In microeconomics and management, going vertical or vertical integration occurs when the supply chain of a company is owned by that company. For example, if a car manufacturer also produces its own steel, tires and batteries.
This is in contrast with horizontal integration, wherein a company produces several items which are related to one another.
Higher education has been a vertical enterprise for centuries. We keep knowledge creation, teaching, testing, and credentialing all under one company/college banner.
These are terms from economics and business. Are they applicable to discussions about education?
Horizontal integration often occurs in the business world by internal expansion, acquisition or merger. Of course, that might happen in education too, but there are also signs that it is happening in other ways.
When MOOCs were the big news five years ago, some people saw this as a shift from a vertically integrated model to a horizontally integrated one by decoupling teaching and learning from the campus testing and credentialing.
In looking for further examples of vertical and horizontal integration in education, the examples I found were mostly in medical education.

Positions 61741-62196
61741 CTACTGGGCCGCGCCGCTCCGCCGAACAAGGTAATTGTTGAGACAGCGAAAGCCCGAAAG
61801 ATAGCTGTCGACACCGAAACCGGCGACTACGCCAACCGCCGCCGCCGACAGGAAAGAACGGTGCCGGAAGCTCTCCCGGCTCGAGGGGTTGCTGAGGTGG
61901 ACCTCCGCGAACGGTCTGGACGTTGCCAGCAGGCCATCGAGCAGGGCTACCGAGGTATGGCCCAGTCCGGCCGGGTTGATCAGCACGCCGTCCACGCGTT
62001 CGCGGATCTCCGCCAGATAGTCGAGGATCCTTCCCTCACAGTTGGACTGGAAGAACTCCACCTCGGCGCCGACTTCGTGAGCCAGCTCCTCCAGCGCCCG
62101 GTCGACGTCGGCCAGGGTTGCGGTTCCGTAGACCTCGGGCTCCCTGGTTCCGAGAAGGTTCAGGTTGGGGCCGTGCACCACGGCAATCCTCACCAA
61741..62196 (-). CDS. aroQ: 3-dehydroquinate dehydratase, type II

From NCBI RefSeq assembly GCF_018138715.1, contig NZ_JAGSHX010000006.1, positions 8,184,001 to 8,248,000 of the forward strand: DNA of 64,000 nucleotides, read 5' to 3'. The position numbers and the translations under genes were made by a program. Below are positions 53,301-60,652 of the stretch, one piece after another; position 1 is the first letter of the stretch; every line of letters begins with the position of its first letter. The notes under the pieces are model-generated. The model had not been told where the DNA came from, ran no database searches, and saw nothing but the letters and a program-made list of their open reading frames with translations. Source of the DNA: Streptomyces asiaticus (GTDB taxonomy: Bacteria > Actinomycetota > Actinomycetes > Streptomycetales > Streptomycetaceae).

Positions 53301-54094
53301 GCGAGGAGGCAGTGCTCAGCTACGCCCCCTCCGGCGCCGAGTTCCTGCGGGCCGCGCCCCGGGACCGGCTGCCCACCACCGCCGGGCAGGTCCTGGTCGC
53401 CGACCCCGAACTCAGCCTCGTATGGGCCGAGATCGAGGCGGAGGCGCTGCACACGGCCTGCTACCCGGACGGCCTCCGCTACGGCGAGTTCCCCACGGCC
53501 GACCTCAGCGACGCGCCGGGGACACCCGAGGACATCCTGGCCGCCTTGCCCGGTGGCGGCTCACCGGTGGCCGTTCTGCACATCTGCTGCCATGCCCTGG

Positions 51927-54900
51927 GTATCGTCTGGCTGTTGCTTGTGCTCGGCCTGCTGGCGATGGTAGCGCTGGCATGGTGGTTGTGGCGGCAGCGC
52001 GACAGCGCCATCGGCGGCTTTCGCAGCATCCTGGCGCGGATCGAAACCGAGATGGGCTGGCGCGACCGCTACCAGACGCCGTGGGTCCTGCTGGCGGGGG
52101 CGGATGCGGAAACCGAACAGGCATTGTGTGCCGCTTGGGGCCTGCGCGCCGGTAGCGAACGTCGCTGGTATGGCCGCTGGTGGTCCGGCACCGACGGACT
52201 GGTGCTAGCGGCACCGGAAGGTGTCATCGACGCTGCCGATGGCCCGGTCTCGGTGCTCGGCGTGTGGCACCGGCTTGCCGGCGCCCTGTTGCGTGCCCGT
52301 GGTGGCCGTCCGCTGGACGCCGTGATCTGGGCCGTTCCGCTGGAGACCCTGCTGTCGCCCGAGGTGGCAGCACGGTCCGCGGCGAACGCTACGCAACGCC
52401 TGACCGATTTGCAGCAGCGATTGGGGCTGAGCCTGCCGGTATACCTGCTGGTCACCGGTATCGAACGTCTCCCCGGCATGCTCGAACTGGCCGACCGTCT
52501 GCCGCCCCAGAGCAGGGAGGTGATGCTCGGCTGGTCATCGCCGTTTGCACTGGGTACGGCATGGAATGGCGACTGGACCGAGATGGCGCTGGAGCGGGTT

"Vertical and horizontal integration of knowledge and skills - a working model" (Snyman WD, Kroon J.) looks at an integrated outcomes-based curriculum for dentistry at the University of Pretoria in 1997.
In "Horizontal and vertical integration of academic disciplines in the medical school curriculum (Vidic B, Weitlauf HM) looks at pedagogical shifts caused by the rapid expansion of new scientific information and the introduction of new technology in operative and diagnostic medicine.
In more general terms, assessment alignment is often the reason for both horizontal and vertical alignment in education. Alignment is typically understood as the agreement between a set of content standards and an assessment used to measure those standards. By establishing content standards, stakeholders in an education system determine what students are expected to know and be able to do at each grade level.
Probably, it is best when education goes both vertically and horizontally.
Horizontal information exchange can be teachers sharing methodology, students sharing information, students helping each other learn.
When a curriculum is truly vertically aligned or vertically coherent, what students learn in one lesson, course, or grade level prepares them for the next lesson, course, or grade level. I know teaching is supposed to be structured and logically sequenced so that learning progressively prepares them for more challenging, higher-level work. I saw that structured sequencing more in my K-12 teaching than I do in higher education which is more siloed.
Let's work on going more horizontal, higher ed.